NCUA cites improvements in Corporate Resolution, Guaranteed Notes programs

March 17, 2015

ALEXANDRIA, Va. (3/18/15)--The upper and lower ends of the projected Temporary Corporate Credit Union Stabilization Fund assessment range remain negative, from a negative $2.5 billion to a negative $700 million, the National Credit Union Administration announced Tuesday.

According to the agency, as long as both ends of the range remain negative, it is unlikely credit unions will be charged future stabilization fund assessments.

The announcement came as part of a release of updated information about the costs of the NCUA's Corporate Resolution Program and the performance of the agency's Guaranteed Notes Program. Credit unions have paid $4.8 billion in assessments since the creation of the stabilization fund in 2009. The fund is scheduled to expire in 2021.

"The good news is that the assessment range became even more negative over the latest six-month reporting period" said Bill Hampel, CUNA's Chief Policy Officer. "From the second to the fourth quarter of 2014, the mid-point of the assessment range 'fell' from negative $1.2 billion to negative $1.6 billion, an improvement of $400 million. Since a negative assessment is a likely future rebate, this is positive news: it means the expected size of future rebates has increased. However, it will likely be several years before any rebate is paid to credit unions."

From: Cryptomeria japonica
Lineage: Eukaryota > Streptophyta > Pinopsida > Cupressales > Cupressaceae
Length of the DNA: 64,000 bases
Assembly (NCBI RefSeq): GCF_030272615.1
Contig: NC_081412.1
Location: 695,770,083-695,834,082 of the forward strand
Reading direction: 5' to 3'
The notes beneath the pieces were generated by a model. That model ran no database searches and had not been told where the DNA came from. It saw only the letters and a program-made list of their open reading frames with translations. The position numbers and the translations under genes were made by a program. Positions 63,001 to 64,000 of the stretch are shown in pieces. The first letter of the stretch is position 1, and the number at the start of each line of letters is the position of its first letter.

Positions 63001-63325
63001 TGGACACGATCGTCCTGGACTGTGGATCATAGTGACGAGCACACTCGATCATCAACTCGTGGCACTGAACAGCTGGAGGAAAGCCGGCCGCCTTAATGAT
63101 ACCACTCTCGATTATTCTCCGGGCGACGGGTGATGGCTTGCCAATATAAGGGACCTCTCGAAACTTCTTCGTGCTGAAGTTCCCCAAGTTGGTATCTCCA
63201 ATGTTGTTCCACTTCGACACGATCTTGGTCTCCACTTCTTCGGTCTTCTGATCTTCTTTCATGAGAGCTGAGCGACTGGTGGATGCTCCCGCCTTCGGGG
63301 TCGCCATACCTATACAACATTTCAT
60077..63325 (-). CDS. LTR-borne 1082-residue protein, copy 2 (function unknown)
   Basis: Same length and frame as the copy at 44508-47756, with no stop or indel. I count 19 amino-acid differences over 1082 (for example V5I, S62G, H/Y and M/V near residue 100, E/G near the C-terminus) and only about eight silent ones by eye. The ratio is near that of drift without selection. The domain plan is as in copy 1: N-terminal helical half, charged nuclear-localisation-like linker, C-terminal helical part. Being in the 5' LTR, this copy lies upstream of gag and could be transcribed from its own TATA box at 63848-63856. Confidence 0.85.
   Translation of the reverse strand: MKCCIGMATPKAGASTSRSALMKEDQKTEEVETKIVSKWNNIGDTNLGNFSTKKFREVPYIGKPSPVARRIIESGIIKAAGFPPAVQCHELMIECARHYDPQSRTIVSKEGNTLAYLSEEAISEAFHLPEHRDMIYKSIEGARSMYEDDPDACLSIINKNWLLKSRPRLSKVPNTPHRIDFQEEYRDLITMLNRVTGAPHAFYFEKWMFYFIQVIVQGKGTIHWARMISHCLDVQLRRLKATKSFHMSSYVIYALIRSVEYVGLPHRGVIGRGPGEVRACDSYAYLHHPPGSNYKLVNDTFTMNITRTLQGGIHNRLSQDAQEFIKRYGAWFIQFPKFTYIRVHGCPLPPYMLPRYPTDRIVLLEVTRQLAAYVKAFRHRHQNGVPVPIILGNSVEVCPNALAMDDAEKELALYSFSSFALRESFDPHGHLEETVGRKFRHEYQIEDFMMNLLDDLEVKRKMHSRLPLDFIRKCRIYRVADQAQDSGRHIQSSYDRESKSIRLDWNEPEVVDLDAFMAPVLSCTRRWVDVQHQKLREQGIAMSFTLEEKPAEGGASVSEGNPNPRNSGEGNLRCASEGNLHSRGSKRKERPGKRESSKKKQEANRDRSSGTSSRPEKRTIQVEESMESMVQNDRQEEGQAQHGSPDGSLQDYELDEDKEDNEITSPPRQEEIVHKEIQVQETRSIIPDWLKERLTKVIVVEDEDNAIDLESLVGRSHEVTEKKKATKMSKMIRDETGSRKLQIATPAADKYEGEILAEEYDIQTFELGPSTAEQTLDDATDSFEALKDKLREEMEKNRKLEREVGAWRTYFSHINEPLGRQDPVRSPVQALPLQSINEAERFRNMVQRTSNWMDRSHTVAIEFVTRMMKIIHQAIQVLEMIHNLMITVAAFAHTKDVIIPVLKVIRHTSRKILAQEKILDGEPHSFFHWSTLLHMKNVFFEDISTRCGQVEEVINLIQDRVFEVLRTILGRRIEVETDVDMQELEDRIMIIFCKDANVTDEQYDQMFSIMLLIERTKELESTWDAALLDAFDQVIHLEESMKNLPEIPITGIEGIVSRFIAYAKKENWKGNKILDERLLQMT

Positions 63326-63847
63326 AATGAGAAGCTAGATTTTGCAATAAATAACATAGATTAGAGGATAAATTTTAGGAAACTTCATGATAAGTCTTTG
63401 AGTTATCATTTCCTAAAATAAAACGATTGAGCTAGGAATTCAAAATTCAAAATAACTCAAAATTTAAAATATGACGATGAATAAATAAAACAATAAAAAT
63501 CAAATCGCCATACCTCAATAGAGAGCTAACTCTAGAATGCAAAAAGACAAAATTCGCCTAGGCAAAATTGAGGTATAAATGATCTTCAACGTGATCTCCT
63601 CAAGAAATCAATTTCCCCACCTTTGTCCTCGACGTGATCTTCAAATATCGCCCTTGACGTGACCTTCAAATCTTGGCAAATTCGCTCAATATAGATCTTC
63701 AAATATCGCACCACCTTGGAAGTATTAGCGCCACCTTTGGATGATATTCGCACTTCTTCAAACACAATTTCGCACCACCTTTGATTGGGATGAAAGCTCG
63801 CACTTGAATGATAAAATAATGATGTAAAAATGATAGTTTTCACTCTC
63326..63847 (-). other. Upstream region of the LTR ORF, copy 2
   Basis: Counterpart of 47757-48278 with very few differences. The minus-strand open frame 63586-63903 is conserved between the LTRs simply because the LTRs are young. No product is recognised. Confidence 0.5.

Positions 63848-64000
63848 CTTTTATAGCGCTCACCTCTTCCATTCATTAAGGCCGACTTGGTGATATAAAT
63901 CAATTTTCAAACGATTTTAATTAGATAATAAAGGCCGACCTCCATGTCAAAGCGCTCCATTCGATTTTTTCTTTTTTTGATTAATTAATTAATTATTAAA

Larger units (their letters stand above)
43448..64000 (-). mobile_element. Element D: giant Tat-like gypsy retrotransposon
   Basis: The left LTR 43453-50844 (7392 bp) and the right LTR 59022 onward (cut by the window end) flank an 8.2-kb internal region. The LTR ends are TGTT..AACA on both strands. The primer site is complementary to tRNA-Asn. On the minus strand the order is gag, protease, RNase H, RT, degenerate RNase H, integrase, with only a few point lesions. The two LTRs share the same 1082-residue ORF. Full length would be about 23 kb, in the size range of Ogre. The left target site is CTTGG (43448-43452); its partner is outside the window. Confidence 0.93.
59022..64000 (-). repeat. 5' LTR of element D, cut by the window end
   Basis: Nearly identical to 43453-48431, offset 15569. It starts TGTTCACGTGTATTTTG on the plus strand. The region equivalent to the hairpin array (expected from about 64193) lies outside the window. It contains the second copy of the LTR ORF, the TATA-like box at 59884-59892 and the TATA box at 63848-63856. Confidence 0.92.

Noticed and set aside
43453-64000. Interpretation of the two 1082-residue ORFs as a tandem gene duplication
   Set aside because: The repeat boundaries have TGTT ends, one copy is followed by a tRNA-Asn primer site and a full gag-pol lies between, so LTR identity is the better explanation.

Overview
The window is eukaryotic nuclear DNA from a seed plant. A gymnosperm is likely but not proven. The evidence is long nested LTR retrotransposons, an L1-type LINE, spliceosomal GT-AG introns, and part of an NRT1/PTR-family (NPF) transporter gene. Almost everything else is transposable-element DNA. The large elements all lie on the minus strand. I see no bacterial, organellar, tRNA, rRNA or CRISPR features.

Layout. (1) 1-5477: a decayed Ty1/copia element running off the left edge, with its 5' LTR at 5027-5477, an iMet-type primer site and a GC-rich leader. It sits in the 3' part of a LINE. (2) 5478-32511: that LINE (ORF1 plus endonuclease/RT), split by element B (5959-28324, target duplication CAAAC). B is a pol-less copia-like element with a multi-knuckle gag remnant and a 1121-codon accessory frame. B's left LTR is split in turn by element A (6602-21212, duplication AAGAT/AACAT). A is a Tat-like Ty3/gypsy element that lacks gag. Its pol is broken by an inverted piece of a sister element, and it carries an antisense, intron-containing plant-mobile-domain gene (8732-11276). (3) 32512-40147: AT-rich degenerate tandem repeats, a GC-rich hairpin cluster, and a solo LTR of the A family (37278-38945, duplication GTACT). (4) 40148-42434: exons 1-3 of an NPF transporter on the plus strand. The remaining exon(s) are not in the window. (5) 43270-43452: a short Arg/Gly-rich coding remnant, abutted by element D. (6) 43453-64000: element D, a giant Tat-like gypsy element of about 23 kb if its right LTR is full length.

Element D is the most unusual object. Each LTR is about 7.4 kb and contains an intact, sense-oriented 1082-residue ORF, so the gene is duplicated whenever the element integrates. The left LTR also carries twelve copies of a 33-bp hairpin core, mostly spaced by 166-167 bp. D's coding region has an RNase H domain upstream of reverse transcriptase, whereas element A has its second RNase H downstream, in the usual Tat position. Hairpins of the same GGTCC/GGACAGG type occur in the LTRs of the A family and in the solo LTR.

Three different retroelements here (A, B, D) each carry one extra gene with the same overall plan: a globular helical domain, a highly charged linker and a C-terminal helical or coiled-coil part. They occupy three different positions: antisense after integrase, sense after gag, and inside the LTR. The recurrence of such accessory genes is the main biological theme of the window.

According to the NCUA, it is still obligated to repay $2.6 billion in outstanding borrowings from the U.S. Treasury. Principal and interest on the NCUA Guaranteed Notes, as well as other obligations of the stabilization fund, also must be fully repaid before NCUA can distribute any remaining funds to credit unions. 

"These debts will be paid with proceeds from the legacy assets from the closed corporates" said Hampel. "Funds left over after paying these obligations will be the source of rebates."

The NCUA has pending litigation against several Wall Street firms, seeking recoveries on faulty securities purchased by the failed corporate credit unions as well as separate litigation alleging violations of federal and state anti-trust laws by manipulation of interest rates in the London Interbank Offered Rate system.

The agency is also pursuing or participating in repurchase actions and litigation against trustees. Net recoveries from this litigation will help reduce the assessments credit unions will need to pay over time.